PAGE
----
Privileges or Immunities Clause


Privileges or Immunities Clause

Amendment XIV, Section 1, Clause 2 of the United States Constitution is known as the Privileges or Immunities Clause. It states:

Drafting and adoption

The primary author of the Privileges "or" Immunities Clause was Congressman John Bingham of Ohio. Bingham's main inspiration was the Privileges "and" Immunities Clause in Article Four of the original unamended Constitution, which provided: "The Citizens of each State shall be entitled to all Privileges and Immunities of Citizens in the several States."

On February 3 of 1866, a congressional committee known as the "Joint Committee of Fifteen" voted in favor of a draft constitutional amendment proposed by Bingham. [Curtis, Michael. " [http://books.google.com/books?vid=ISBN0822305992&id=ciRtcfdkF4kC&pg=PA62&lpg=PA62&dq=%22all+laws+which+shall+be+necessary+and+proper+to+secure+to+the+citizens+%22&sig=zW6GTcA8_bLLm2MMJCVi0Xb6uiM No State Shall Abridge: the Fourteenth Amendment and the Bill of Rights] " (Duke University Press 1986).] The draft constitutional amendment provided:

This language closely tracked the existing language in the Privileges and Immunities Clause. On February 28 of 1866, Bingham expressed his opinion that this draft language would give Congress power to "secure to the citizens of each State all the privileges and immunities of citizens of the United States in the several States," and he added that " [i] f the state laws do not interfere, those immunities follow under the Constitution." [Cong. Globe, 39th Cong., 1st Sess., 1095 (1866).]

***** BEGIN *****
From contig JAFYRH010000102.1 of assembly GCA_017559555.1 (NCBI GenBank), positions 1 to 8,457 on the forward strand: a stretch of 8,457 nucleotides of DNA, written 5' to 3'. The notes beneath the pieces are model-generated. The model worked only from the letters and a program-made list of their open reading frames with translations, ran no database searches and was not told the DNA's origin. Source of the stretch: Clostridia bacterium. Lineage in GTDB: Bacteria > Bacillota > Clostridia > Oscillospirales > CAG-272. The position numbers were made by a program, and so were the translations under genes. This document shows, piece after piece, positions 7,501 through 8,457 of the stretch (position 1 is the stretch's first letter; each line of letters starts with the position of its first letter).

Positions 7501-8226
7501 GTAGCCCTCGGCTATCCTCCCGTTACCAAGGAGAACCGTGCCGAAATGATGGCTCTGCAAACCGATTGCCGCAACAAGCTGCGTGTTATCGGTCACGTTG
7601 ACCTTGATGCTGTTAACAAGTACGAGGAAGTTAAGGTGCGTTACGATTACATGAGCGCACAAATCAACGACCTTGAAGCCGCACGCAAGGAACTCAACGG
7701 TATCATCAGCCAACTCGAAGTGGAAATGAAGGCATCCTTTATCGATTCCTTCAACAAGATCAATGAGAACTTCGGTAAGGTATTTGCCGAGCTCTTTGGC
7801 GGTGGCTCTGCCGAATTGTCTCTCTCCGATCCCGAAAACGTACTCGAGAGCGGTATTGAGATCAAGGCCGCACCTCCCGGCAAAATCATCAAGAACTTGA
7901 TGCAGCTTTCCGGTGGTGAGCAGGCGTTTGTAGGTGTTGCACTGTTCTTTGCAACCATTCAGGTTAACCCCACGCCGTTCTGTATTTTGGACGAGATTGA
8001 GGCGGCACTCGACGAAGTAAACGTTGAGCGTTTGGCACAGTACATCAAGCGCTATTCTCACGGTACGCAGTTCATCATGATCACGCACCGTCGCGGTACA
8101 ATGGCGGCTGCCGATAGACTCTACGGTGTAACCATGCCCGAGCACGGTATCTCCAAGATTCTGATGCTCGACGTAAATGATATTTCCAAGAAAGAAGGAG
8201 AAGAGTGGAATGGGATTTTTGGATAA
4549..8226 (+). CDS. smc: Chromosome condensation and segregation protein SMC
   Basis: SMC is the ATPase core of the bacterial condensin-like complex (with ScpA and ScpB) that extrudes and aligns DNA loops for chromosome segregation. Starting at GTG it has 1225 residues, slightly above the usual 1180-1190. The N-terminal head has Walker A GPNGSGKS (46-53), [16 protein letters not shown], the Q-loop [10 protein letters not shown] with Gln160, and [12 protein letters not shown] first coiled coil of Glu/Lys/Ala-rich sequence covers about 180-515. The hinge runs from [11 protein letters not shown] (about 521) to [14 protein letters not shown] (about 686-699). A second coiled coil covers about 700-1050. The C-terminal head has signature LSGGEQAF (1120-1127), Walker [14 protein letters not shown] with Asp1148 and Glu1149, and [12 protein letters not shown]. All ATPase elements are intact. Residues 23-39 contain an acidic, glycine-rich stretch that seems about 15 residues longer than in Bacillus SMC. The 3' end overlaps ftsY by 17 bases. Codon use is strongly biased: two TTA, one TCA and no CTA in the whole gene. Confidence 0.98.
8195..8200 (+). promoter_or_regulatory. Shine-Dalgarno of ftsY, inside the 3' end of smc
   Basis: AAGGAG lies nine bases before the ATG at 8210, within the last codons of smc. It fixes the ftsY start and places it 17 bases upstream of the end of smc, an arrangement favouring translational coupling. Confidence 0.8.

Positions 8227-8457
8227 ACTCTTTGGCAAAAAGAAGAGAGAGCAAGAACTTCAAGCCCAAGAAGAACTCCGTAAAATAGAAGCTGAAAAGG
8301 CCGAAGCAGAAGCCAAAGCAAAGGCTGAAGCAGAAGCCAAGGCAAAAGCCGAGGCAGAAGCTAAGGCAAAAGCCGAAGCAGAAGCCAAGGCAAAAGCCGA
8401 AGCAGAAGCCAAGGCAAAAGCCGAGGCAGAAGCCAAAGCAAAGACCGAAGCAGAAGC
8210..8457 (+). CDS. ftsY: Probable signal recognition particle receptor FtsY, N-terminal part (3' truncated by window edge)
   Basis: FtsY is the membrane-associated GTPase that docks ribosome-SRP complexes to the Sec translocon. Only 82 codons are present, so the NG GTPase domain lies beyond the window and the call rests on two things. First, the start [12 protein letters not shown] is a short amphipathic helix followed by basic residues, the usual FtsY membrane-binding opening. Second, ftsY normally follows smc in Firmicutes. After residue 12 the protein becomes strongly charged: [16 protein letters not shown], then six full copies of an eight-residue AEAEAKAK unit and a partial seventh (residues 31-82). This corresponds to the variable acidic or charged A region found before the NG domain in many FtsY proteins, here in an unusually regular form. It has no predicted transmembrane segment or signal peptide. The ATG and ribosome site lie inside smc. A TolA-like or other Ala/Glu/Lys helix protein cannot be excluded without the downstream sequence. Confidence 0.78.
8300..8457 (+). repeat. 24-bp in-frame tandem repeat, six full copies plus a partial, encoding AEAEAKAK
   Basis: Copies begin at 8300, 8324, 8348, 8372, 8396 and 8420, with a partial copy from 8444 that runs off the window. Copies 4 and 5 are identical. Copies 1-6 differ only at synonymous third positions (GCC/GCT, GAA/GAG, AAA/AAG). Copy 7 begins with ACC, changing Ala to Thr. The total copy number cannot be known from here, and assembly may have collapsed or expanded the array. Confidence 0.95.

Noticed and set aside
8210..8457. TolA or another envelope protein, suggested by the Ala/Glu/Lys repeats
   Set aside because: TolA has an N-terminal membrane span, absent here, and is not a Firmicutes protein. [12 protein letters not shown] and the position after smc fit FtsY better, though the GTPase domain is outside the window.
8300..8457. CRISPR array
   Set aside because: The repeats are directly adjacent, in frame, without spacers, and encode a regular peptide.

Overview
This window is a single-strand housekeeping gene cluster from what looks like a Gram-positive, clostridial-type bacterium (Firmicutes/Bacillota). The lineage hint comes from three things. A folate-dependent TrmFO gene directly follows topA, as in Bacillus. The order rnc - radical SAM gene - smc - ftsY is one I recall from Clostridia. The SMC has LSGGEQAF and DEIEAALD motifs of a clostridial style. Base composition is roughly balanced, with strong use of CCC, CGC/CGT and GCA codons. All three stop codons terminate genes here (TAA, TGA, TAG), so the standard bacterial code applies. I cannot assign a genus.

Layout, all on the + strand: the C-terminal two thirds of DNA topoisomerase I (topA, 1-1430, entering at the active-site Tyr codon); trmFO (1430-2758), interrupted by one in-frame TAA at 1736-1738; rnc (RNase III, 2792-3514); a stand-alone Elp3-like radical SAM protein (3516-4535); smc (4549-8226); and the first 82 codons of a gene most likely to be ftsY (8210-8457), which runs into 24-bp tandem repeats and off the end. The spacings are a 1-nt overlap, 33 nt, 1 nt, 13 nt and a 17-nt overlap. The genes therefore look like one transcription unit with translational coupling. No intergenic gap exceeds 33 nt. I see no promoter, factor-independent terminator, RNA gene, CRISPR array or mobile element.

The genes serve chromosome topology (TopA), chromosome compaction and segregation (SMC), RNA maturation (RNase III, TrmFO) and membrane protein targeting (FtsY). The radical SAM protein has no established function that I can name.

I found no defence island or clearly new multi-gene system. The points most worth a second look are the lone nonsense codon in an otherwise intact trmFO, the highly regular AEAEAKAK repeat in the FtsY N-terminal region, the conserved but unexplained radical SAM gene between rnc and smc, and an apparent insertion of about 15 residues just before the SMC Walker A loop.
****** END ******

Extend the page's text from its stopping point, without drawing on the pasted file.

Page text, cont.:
Subsequently, on April 28 of 1866, the Joint Committee of Fifteen voted in favor of a second draft proposed by Congressman Bingham, which would ultimately be adopted into the Constitution. The Joint Committee no longer tracked the existing language in Article Four as the Committee had previously done, and instead the second draft used the language ("immunities of citizens of the United States") that Bingham had employed to express his opinion about Article Four. On May 10 of 1866, in the closing debate on the House floor, Bingham explained:

The Fourteenth Amendment was approved by the House later that day. The Senate subsequently added a sentence granting birthright citizenship on June 8, 1866. Congress then gave final approval to the Privileges or Immunities Clause when the House proposed the Fourteenth Amendment to the states for ratification on June 13 of 1866. It became part of the Constitution in July of 1868.

Interpretation

This provision of the Fourteenth Amendment to the United States Constitution is unique among constitutional provisions in that some scholars believe it was substantially read out of the Constitution in a 5-4 decision of the Supreme Court in the "Slaughter-House Cases" of 1873."In Re Slaughter-House Cases", [http://caselaw.lp.findlaw.com/scripts/getcase.pl?court=US&vol=83&invol=36 83 U.S. 36] (1872)] The Clause has remained virtually dormant since.